All these trust to their hands: and every one is wise in his work. Without these cannot a city be inhabited ... they will maintain the state of the world, and all their desire is in the work of their craft.
The times are different and the needs of people have changed, but the true test of a citizen may be more in the healthiness of dominating purpose than in the possession and satisfaction of a variety of desires. To “maintain the state of the world” is no mean ambition.
If it is difficult for a man to become the good citizen when employed on work for which he is unfitted, it is even more difficult for the man to do so who is set to shoddy work or to work which damages the community.
The task laid upon the school is heavy, but it does not stand alone. The family and the Church are its natural allies in the modern State.
All alike will make mistakes, but, if they clearly set before them the intention to do their utmost to free the capacity of all for the accomplishment of the good of all, wisdom will increase and many tragedies in life will be averted.
Thus lofty ideals have presented themselves, but they will secure universal admission apart from the immediate practical considerations which bulk so largely and often so falsely in the minds of men, and which are frequently suggested by limitations of finance and lack of faith in the all-sufficient power of wisdom.
It is in the consecration of a people to its highest ideals that the true city and the true State become realised on earth and the measure of its consecration, in spite of all devices of teaching or training however wise, determines the true level of citizenship at any time in any place.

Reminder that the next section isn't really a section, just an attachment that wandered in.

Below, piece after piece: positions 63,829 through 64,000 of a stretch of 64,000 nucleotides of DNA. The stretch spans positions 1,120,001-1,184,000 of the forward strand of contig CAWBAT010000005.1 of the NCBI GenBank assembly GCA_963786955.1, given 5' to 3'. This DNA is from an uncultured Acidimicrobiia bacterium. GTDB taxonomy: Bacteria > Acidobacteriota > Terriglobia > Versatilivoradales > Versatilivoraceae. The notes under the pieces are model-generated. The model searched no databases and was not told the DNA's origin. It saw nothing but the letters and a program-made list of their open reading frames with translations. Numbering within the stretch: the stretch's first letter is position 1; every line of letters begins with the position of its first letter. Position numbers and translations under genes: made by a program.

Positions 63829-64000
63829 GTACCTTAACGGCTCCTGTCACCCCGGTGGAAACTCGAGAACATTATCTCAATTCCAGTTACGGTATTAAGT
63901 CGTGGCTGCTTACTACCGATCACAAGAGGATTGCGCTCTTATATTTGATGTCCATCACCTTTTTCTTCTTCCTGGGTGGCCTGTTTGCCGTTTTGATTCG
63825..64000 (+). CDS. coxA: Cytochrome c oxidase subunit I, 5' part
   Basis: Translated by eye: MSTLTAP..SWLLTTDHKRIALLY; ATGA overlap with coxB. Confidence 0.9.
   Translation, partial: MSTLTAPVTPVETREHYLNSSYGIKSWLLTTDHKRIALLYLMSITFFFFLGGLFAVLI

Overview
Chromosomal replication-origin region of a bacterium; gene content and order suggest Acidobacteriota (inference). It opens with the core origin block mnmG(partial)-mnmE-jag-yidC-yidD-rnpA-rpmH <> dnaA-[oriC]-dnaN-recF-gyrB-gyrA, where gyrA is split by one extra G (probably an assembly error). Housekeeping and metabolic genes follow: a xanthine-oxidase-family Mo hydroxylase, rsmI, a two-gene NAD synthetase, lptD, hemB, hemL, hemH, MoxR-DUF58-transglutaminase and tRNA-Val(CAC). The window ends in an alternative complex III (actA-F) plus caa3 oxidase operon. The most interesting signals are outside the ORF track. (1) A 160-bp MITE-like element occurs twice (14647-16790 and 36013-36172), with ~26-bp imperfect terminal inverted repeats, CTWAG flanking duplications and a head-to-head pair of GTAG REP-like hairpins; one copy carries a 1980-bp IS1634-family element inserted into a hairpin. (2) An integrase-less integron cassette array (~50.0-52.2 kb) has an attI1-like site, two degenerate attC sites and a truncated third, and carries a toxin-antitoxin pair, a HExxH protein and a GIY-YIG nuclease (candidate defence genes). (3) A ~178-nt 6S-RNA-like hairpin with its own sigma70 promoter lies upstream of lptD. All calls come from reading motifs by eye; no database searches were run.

[Footnote 1: Wisdom of Solomon, vii. 24.]
[Footnote 2: Interim Report of the Consultative Committee of the Board of Education on Scholarships for Higher Education, 1916.]
[Footnote 3: J.R. Green, A Short History of the English People.]
[Footnote 4: Ecclesiasticus, xxxviii. 31-34.]
American Political Science Assoc. The Teaching of Government. 1916. Macmillan. 5s. 0d. net.
BAKER, J.H. Educational Aims and Civic Needs. 1913. Longmans. 3s. 6d. net.
BALCH, G.T. The Method of Teaching Patriotism in Public Schools. 1890. New York: Van Nostrand.
BOURNE, H.E. The Teaching of History and Civics. 1915. Longmans. 6s. 0d. net.
DEWEY, JOHN. Democracy and Education. 1916. Macmillan. 6s. 0d. net.
DEWEY JOHN. The School and Society. 1915. Chicago Univ. Press. 4s. 0d. net.
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FINDLAY, J.J. The School. 1912. Williams and Norgate. 1s. 3d. net.
HALL, G. STANLEY. Educational Problems. 2 vols. 1911. Appleton. 31s. 6d. net. Ch. 24. Civic Education.